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Yadkin River and the Trading Ford

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The Yadkin River

The Yadkin River of North Carolina begins near Blowing Rock in the northwestern portion of the state. Much of the river is held by several dams today, which are important for hydroelectric power and flood control. The Yadkin becomes the Pee Dee River below the last North Carolina dam at Lilesville and flows into South Carolina near Cheraw, which is at the fall line (the area where an upland region and a coastal plain meet. It continues to flow into the Atlantic Ocean at Georgetown South Carolina. North Carolina's portion of the Yadkin River basin covers 7,200 square miles of land area and contains nearly 6,000 square miles of freshwater streams and rivers. The Yadkin/Pee-Dee River system is the second largest in eastern America. Today, by some estimates, one third of the Yadkin River consists of processed wastewater by the time it leaves North Carolina.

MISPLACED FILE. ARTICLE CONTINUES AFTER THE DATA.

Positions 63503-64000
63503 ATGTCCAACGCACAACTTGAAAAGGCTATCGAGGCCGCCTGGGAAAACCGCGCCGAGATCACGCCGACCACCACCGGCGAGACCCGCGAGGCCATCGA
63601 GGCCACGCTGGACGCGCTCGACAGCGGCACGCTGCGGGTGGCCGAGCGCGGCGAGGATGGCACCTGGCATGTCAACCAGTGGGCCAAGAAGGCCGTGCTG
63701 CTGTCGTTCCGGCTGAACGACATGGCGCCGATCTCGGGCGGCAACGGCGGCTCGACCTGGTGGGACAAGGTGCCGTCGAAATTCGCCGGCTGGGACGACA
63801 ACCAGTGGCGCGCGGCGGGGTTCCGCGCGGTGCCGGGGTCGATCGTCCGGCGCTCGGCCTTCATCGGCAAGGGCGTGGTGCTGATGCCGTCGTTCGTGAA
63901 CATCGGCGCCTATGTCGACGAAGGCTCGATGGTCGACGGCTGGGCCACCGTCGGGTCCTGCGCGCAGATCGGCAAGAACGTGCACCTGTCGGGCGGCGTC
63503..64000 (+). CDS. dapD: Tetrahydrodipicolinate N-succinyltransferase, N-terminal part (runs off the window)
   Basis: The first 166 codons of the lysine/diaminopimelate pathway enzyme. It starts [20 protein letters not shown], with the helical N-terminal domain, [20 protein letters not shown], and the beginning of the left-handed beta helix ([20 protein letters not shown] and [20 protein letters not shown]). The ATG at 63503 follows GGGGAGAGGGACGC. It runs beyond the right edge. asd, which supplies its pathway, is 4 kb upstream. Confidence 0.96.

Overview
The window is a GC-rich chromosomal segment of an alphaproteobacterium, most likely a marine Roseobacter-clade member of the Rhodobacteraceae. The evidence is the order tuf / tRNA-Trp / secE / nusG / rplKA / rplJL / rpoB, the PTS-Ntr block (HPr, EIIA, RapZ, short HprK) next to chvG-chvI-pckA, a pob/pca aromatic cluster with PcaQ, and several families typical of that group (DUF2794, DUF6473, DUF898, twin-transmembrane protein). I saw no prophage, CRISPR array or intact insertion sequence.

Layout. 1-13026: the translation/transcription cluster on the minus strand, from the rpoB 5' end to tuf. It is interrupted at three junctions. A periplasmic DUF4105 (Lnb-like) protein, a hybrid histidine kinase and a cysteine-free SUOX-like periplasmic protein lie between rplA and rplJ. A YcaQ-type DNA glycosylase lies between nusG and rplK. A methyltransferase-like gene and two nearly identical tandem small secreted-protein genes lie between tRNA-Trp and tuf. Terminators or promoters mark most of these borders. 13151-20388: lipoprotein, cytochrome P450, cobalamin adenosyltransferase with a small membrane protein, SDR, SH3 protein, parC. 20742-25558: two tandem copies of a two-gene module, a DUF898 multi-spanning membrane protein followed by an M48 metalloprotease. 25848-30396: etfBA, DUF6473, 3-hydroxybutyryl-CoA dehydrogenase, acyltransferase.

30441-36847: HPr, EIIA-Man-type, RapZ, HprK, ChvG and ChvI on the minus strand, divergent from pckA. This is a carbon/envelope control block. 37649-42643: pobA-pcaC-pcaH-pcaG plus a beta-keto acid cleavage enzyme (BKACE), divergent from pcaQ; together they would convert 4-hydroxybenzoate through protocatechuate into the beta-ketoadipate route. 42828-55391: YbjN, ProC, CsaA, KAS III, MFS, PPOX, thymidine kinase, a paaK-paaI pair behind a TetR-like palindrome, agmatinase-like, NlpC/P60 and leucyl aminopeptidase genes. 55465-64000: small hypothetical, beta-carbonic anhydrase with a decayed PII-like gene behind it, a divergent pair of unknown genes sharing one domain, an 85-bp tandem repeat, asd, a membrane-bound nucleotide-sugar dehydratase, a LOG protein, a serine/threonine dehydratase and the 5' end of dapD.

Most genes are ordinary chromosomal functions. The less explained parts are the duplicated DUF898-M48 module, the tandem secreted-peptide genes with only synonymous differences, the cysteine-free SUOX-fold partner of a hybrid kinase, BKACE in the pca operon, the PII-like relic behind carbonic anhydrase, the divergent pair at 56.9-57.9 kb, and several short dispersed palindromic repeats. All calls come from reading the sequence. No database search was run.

In the upper regions of the river, Moravian settlers from Bethlehem, Pennsylvania began the Wachovia colony in 1753. Between then and the Revolutionary War, thousands of settlers came from Pennsylvania. They were of mostly German and Scots-Irish decent.

The South Fork of the Yadkin River rises in Alexander County and flows southeast across Iredell County and to the Davie Rowan County Lined where it joins the Yadkin at an area just above Salisbury in an area often referred to as the Forks of the Yadkin.  The Forks area was one of the earliest areas of Rowan County to be settled.   

The river is extensively used for recreation. Fishing consists mostly of sunfish, catfish and bass in the spring and early summer. Canoeing and rafting are also possible. A portion of the river is part of the Pilot Mountain State Park.  Water supplies for many communities in North and South Carolina are taken from the Yadkin/Pee Dee and during drought years, the division of the water is a contentious issue.


“Yadkin River” Wikipedia

Rights, Douglas L. A Voyage Down the Yadkin-Great Peedee River Winston-Salem, North Carolina 1928